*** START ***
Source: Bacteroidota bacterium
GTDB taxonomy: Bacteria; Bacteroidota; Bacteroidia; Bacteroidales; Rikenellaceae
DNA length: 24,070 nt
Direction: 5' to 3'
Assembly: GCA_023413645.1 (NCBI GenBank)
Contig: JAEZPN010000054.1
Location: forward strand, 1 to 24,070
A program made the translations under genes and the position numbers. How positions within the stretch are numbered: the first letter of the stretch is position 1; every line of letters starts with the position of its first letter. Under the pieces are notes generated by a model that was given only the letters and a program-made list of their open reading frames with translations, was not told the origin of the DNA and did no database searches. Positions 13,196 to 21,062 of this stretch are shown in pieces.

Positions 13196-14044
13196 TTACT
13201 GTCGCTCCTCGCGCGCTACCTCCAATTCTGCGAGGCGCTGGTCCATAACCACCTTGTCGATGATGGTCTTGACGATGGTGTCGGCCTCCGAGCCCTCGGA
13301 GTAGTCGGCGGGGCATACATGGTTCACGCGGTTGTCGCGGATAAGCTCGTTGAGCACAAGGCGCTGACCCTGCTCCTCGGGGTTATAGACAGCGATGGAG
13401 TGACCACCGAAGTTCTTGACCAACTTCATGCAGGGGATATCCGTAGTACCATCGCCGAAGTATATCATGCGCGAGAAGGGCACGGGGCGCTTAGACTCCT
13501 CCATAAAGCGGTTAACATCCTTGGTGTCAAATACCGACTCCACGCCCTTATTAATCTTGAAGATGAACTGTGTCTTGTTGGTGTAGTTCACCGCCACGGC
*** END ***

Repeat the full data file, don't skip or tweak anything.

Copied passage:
Source: Bacteroidota bacterium
GTDB taxonomy: Bacteria; Bacteroidota; Bacteroidia; Bacteroidales; Rikenellaceae
DNA length: 24,070 nt
Direction: 5' to 3'
Assembly: GCA_023413645.1 (NCBI GenBank)
Contig: JAEZPN010000054.1
Location: forward strand, 1 to 24,070
A program made the translations under genes and the position numbers. How positions within the stretch are numbered: the first letter of the stretch is position 1; every line of letters starts with the position of its first letter. Under the pieces are notes generated by a model that was given only the letters and a program-made list of their open reading frames with translations, was not told the origin of the DNA and did no database searches. Positions 13,196 to 21,062 of this stretch are shown in pieces.

Positions 13196-14044
13196 TTACT
13201 GTCGCTCCTCGCGCGCTACCTCCAATTCTGCGAGGCGCTGGTCCATAACCACCTTGTCGATGATGGTCTTGACGATGGTGTCGGCCTCCGAGCCCTCGGA
13301 GTAGTCGGCGGGGCATACATGGTTCACGCGGTTGTCGCGGATAAGCTCGTTGAGCACAAGGCGCTGACCCTGCTCCTCGGGGTTATAGACAGCGATGGAG
13401 TGACCACCGAAGTTCTTGACCAACTTCATGCAGGGGATATCCGTAGTACCATCGCCGAAGTATATCATGCGCGAGAAGGGCACGGGGCGCTTAGACTCCT
13501 CCATAAAGCGGTTAACATCCTTGGTGTCAAATACCGACTCCACGCCCTTATTAATCTTGAAGATGAACTGTGTCTTGTTGGTGTAGTTCACCGCCACGGC